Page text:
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Mobile App Strategies - More Goals

Feb. 20, 2013 7:35 pm

You're already considering a Mobile App as part of your brand's mobile strategy, and you're beginning to look at goals.  We've discussed Shopping Ease and Brand Loyalty.  Here are some additional goals for Mobile Apps that add value:

Service Add-Ons

An app can improve upon an existing product or service.  We've discussed Cadillac's MyCadillac app that offers additional service to their existing customers.  Another example is the increasing number of banks that allow customers to simply take a picture of their checks in order to deposit them from a mobile device. 


The key here is looking at your brand's current service/product offering and enhancing it with the service of an app. Tasks and services that naturally compliment your product are the best place to start (GPS functionality for Cadillac-owners).  In addition, think about tasks or services that might further enhance your current offering (like the banking example).  The crux here is to really look to serve your customers through the ease of an app.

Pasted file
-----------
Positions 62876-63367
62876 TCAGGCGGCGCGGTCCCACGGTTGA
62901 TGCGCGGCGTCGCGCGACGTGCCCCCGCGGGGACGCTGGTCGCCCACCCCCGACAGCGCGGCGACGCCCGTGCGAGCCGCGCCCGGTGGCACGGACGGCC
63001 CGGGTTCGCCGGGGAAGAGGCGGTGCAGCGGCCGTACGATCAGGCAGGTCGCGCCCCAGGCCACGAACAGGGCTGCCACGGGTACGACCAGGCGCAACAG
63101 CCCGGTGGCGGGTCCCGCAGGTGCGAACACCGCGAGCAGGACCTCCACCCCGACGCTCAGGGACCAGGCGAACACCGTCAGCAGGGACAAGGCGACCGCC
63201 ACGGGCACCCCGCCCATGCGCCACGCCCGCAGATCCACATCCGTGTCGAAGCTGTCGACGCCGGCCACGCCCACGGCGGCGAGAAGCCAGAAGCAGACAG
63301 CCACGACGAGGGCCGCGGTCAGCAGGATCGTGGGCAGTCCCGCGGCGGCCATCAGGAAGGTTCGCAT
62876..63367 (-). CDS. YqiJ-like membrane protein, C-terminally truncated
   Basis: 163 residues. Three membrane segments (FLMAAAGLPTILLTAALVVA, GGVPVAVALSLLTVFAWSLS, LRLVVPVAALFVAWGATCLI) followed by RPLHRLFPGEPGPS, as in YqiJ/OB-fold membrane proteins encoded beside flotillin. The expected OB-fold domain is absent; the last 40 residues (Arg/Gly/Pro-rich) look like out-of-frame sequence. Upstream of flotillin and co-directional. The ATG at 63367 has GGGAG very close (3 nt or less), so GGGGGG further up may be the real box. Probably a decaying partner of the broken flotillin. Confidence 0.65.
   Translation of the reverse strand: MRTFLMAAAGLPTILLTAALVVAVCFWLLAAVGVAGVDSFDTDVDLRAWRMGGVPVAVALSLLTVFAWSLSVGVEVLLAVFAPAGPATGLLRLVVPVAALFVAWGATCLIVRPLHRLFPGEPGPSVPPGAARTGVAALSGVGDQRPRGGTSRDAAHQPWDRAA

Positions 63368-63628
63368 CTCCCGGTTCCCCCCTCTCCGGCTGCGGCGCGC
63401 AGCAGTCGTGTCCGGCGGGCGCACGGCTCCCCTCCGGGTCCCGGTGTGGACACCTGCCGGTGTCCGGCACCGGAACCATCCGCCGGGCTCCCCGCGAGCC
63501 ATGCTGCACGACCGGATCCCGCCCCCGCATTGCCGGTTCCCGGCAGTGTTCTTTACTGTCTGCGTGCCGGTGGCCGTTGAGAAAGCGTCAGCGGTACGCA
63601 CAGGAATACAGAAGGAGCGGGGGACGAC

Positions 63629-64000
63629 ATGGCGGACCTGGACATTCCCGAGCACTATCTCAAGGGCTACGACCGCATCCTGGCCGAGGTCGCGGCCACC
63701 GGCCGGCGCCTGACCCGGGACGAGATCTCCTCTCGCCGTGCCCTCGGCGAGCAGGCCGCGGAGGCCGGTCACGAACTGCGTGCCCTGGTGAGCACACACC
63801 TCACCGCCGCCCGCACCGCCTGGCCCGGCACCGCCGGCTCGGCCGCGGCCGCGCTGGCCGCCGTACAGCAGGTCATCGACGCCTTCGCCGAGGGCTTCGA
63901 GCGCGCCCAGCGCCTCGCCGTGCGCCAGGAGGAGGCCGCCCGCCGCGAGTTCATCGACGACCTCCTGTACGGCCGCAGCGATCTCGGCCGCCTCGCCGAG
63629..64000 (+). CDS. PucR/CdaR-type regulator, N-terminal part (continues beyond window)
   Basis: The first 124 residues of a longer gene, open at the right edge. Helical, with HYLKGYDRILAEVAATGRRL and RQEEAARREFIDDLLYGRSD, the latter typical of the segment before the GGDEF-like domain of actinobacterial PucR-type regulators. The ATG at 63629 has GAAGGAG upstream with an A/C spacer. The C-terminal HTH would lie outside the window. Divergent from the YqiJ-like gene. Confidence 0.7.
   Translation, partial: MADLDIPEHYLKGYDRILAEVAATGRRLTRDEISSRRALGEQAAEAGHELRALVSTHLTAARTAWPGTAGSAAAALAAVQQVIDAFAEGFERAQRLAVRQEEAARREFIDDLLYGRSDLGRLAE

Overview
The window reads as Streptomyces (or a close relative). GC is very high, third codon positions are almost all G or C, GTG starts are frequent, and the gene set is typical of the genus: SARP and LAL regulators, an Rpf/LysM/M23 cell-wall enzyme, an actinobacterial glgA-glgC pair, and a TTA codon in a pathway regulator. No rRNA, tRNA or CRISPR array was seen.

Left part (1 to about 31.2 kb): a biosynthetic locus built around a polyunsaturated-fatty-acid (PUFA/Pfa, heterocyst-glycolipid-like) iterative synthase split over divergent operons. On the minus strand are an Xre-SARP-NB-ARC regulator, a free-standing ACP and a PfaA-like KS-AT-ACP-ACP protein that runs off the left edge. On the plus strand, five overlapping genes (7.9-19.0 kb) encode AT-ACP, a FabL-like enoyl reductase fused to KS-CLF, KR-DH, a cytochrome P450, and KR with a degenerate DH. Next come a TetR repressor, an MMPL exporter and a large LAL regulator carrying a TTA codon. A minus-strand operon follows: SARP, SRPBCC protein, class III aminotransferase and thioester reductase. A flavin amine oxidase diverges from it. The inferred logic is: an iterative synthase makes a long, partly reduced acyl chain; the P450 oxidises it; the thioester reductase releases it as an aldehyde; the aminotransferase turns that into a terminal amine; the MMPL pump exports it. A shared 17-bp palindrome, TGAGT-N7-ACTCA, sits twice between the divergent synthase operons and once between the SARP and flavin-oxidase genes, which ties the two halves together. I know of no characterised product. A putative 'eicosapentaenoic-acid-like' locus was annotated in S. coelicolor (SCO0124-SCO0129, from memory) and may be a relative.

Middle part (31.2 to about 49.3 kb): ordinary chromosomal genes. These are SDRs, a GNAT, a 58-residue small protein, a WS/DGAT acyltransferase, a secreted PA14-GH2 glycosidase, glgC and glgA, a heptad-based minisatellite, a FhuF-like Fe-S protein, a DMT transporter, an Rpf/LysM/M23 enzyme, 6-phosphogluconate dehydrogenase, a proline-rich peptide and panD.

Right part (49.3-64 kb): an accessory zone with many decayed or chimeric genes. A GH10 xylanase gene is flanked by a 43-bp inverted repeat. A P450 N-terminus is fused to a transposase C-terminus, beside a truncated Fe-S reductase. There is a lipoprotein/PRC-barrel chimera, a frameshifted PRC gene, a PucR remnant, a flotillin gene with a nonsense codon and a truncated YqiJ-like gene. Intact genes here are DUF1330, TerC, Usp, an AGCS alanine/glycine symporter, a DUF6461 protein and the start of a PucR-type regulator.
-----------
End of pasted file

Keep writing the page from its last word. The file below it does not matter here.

Creating rewards for your brand's most loyal customers is a great way to utilize an app.  The Starbucks app gives frequent coffee customers the ability to earn "Stars" as rewards towards free drinks and food.  Starbucks knows they have loyal customers, so why not reward them for their loyalty?  


If your brand has a high-frequency rate of purchase with your customers, a rewards-style app might be a great fit.  It's a whole lot better than handing out another punch card to put in their wallets.  The key is to create a program that your customers will use and benefit from frequently enough to keep up with it.  


We hope this list of App Goals will help get the wheel of possibilities spinning in your mind.  Apps are robust tools that can be an asset to your brand.  With all of the app-craze out there, be sure to take some time to weigh the value of creating an app for your brand.

If you need some help along the way, we'd be happy to chat about apps!

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Mobile App Strategies - Goals

Feb. 13, 2013 11:32 am

Mobile Apps should be an important consideration in your brand's mobile strategy.  Apps are not a solution for every brand, however they can be an asset when properly used.  The question many brands ask is:  How do we decide if an app is right for us?

First, remember:

The key to a successful app is one that enables your users to do something related to your brand quickly and easily.